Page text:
The owner of Fresno based Pinnacle Armor has released what he calls, "fraudulently altered documents" the Air Force obtained from the Army.
In the documents: government officials appear to be trying to put "Pinnacle" out of business.
Pinnacle Armor CEO Murray Neal says these altered documents are just one of many areas where military involved fraud has been discovered.
He says with this new evidence is his pocket, military officials will no longer be able to say: "Dragon Skin" doesn't pass the test.
Murray Neal, Pinnacle Armor CEO: "There's vertical splices where they tried putting things together, font sizes are different, alignments vertically and horizontally aren't the same, there's handwritten numbers in there."
Pinnacle Armor CEO, Murray Neal shares with us for the first time, "Dragon Skin" body armor test reports dating back to 2004, he says were fraudulently altered by U.S. military officials.
Neal says the Air Force used the more than 30 page report from the Army to initiate and pursue the debarment of pinnacle armor incorporated.
Neal: "Ffraud's a big deal, and when the federal government is involved in fraud, its an even bigger deal."
When Neal and his company suspected fraud was occurring, his attorneys went to the F.B.I. for advice.
Neal says that's when he was referred to central valley examination services here in Fresno.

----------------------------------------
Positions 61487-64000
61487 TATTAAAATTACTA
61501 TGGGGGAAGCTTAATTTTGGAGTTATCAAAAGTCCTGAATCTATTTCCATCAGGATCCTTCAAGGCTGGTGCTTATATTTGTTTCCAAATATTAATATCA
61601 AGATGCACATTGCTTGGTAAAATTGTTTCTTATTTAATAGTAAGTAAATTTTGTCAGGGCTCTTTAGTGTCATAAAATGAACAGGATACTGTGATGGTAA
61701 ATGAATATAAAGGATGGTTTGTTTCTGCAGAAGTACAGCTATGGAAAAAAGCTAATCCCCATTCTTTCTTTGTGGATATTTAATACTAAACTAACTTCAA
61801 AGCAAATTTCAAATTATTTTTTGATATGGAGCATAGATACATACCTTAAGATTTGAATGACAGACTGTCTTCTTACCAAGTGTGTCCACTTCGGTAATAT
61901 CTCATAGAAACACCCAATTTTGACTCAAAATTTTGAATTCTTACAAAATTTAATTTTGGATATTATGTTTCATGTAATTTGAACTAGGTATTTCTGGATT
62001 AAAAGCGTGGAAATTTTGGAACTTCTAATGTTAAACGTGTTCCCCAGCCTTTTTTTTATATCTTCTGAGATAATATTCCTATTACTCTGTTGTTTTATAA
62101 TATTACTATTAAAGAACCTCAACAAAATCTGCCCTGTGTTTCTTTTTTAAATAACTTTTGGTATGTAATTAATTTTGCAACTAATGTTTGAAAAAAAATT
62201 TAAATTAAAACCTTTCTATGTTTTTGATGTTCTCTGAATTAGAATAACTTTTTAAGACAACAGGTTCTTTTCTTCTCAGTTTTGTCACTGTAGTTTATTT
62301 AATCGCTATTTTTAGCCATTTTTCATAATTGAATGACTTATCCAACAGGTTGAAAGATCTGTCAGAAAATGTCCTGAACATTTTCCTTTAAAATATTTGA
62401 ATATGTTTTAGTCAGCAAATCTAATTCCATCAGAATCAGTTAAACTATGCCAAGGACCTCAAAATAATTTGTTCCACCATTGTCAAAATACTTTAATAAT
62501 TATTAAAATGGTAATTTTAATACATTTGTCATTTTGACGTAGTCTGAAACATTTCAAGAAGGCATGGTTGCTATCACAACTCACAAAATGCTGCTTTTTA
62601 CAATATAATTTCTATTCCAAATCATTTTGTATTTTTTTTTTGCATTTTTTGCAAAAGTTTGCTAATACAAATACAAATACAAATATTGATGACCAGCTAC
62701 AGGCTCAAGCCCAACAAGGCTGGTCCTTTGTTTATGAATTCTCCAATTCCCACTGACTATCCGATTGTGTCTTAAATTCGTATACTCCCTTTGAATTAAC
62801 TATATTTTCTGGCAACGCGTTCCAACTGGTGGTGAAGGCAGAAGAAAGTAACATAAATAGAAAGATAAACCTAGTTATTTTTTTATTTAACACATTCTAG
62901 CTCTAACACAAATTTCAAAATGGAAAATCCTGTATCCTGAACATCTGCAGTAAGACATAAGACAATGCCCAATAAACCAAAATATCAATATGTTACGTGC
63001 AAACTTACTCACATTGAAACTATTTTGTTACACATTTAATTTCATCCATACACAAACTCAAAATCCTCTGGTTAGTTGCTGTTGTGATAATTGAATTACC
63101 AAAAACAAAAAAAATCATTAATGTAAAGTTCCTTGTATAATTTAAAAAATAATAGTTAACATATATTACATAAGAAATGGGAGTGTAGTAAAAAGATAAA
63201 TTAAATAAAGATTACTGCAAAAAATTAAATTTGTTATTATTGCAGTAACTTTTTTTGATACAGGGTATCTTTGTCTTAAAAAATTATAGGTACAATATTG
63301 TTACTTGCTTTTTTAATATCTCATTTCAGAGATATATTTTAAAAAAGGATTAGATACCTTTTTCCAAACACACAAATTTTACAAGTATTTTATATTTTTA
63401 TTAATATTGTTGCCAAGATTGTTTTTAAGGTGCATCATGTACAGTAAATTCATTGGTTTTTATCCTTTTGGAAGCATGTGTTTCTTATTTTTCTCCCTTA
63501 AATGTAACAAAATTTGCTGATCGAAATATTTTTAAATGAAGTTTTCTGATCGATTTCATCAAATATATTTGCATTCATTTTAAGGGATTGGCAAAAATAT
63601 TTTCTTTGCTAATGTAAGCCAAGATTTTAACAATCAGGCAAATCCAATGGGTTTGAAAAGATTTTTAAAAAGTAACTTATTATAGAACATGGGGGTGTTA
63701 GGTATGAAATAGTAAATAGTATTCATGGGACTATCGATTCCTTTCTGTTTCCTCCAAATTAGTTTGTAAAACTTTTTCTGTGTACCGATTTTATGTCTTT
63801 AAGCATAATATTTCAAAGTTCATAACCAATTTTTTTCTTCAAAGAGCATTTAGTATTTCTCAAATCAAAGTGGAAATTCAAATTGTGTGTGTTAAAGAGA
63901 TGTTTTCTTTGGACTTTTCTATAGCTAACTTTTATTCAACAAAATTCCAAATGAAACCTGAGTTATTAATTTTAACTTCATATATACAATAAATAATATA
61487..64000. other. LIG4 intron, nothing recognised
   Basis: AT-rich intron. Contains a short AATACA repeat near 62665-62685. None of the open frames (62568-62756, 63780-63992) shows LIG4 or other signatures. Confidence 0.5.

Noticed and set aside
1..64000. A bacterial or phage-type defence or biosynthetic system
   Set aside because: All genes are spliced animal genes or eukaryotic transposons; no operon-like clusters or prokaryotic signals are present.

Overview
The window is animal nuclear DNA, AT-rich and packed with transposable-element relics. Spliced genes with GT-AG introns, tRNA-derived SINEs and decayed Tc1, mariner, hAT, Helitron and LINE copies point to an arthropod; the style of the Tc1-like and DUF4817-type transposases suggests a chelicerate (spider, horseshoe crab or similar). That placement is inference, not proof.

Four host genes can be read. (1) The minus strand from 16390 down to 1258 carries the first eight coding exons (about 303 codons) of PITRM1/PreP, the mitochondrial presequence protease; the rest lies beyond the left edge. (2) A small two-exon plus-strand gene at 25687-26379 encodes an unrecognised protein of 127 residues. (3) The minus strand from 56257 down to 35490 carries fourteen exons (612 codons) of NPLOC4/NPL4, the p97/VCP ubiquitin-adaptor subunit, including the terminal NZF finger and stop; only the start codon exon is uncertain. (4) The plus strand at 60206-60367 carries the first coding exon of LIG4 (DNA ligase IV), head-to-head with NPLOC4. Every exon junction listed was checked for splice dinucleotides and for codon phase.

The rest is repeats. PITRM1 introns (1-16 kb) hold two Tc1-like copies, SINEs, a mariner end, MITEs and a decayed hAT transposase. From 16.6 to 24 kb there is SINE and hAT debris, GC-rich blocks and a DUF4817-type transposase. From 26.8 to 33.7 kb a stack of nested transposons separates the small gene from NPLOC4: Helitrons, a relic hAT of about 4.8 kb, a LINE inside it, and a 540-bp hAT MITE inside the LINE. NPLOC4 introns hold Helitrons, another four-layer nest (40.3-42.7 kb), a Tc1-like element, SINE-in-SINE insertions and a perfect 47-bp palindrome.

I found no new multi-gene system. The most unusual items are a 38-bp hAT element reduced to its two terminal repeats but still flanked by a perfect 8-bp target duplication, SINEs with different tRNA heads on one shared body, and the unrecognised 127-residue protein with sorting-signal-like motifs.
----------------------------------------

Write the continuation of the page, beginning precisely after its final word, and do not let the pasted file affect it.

The documents were then reviewed by a top forensic document examiner, by the name of James Tarver.
Neal: "We sent it off to the examiners because we don't wanna be speculating. We wanna have inferical proof that it was and we now have it."
The examination results from Tarver's report showed indications of retouching and possible alterations of portions of text and borders.
It also says that some characteristics of these alterations consisted of retouching and the misalignment of letters and numbers.
Neal: "It's just full, there's at least a dozen and a half things that have been picked up by the forensics examiners on this."
But Neal says the fraud doesn't end there.
He also claims that during an Army test shoot at H.P. White Laboratory in Maryland, level IV bullets were fired at a level III vest, that's when according to Neal, the Army claimed the vest failed to stop all of the rounds.
Neal: "Well first of all a level III system isn't designed to stop a level IV threat, but what happened out of all of it that you can take away if you wanna be open minded, it defeated 55 percent of those level IV threats; it should not have defeated any of them."
Now the Pinnacle Armor CEO says all the evidence the military has collected over the years, which he claims, pushed to get Pinnacle Armor debarred, is gone, because he says, it’s all fraudulently based.
Neal: "In the meantime, its even now been a year since the House Armed Services asked for the shoot, still no data. In the meantime, you've got men and women getting hurt, injured, maimed, or killed, for what?"
Military officials at the Pentagon were not available for comment Thursday, as this new information was released after business hours.
Meantime, Murray Neal says the next step is to go to the administrative hearing at the Air Force and push for a federal trial.
Click on the video link to watch Preston Phillips’ report.